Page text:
Symbiosis Gathering 9.19 - 9.23.13
Words By B. Getz & Maria Herrera
Photos By Kauai Ric & JMH Mixed Media
Now in its eighth year, Symbiosis Gathering 2013 was a living, breathing dragon of pagan synergy, an event filled with spiritual confluence and an electronic-sonic paradise — a rigorous program featuring dozens of the best intergalactic yodas in EDM, yoga and sustainability practices. This was a transformational festival, and despite some disorganized infrastructure, the event broke new ground for what can be created in this type of community gathering.
Amidst the well-curated lineup of workshops and speakers ready to educate the masses were Darin McFadyen, better known as FreqNasty, and his yogi counterpart Claire Thompson, who opened the Empire of Love Stage Friday morning with a unique take on the therapeutic properties of combining yoga, dance music and sub-bass frequencies. The pair used meaningful insights from the foundational texts of Yoga and Buddhism along with sub-bass sounds, or sounds which are approximately below 60 Hertz and extend downward including the lowest frequency humans can hear, to create something Thompson called the Bass Wash – an energy cleaning experience that unites the realms of sound healing and meditation.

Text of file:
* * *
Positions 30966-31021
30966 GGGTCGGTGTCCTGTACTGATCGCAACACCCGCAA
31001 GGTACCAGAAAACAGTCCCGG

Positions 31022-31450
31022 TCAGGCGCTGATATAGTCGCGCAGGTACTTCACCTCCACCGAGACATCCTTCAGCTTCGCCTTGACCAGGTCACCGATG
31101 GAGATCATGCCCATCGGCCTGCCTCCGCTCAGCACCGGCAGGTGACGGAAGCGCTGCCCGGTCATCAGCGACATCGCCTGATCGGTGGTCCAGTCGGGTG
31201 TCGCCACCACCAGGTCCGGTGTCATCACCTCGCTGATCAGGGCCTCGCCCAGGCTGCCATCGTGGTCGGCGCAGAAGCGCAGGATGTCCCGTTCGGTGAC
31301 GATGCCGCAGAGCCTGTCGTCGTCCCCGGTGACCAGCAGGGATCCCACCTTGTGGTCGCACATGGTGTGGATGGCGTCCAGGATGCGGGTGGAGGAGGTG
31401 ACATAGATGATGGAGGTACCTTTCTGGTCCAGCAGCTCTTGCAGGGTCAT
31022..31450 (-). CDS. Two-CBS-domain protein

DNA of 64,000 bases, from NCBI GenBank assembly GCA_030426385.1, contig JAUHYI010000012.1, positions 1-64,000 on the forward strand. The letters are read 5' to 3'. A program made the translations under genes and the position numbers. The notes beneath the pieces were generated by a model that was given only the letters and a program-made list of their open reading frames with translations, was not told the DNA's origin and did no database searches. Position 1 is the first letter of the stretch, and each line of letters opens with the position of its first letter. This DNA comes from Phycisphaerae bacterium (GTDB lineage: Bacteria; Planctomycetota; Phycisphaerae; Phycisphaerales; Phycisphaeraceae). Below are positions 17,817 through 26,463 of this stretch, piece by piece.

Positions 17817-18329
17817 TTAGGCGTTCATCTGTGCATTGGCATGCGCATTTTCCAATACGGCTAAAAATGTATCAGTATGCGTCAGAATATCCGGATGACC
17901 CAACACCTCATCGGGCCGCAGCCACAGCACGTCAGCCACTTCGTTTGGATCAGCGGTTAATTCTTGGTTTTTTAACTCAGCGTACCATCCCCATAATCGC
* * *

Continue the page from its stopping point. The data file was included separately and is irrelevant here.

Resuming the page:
The Bee Hive Collective, a group of artists and activist who have taken on a plethora of pressing environmental and political issues, gave a fierce presentation on the impact of mountain top removal and coal mining using a 8-15 tapestry that illustrated the struggles for land, livelihood, and self-determination playing out in places like Appalachia. Wenonah Hauter, executive director of the nonprofit Food and Water Watch and author of Foodopoly, encouraged festival growers to rise up against the stronghold multinational corporations have on our food source.
Dub Kirtan All-stars, led by Freq Nasty and David Starfire with special guests J Brave of the Luminaries, Srikalogy and Caitanya, set it off proper on Thursday night at The Cove stage set lakeside, dripping in bamboo and psychedelia. The Kirtanic enchantment within “Hari Krishna” sent people into a mystical procession of Zen aerobics, while “Sita Ram” captivated and enchanted, a mid-tempo dub- ridah and mesmerizing pulsation filled with bombastic drums and soundsystem rudebwoy swagger. Tracks from dreamlike EP Subsonic Devotion were recreated with live chanting and vocals drenched in a lathering of bass buoyancy. Later, emcee collaborators hailing from Brooklyn drove the carpet ride decidedly to the streets, and the New York chants met the Yoga of bass. Kirtan channeled its inner b-boy from the corner of Paul’s Boutique and a new style.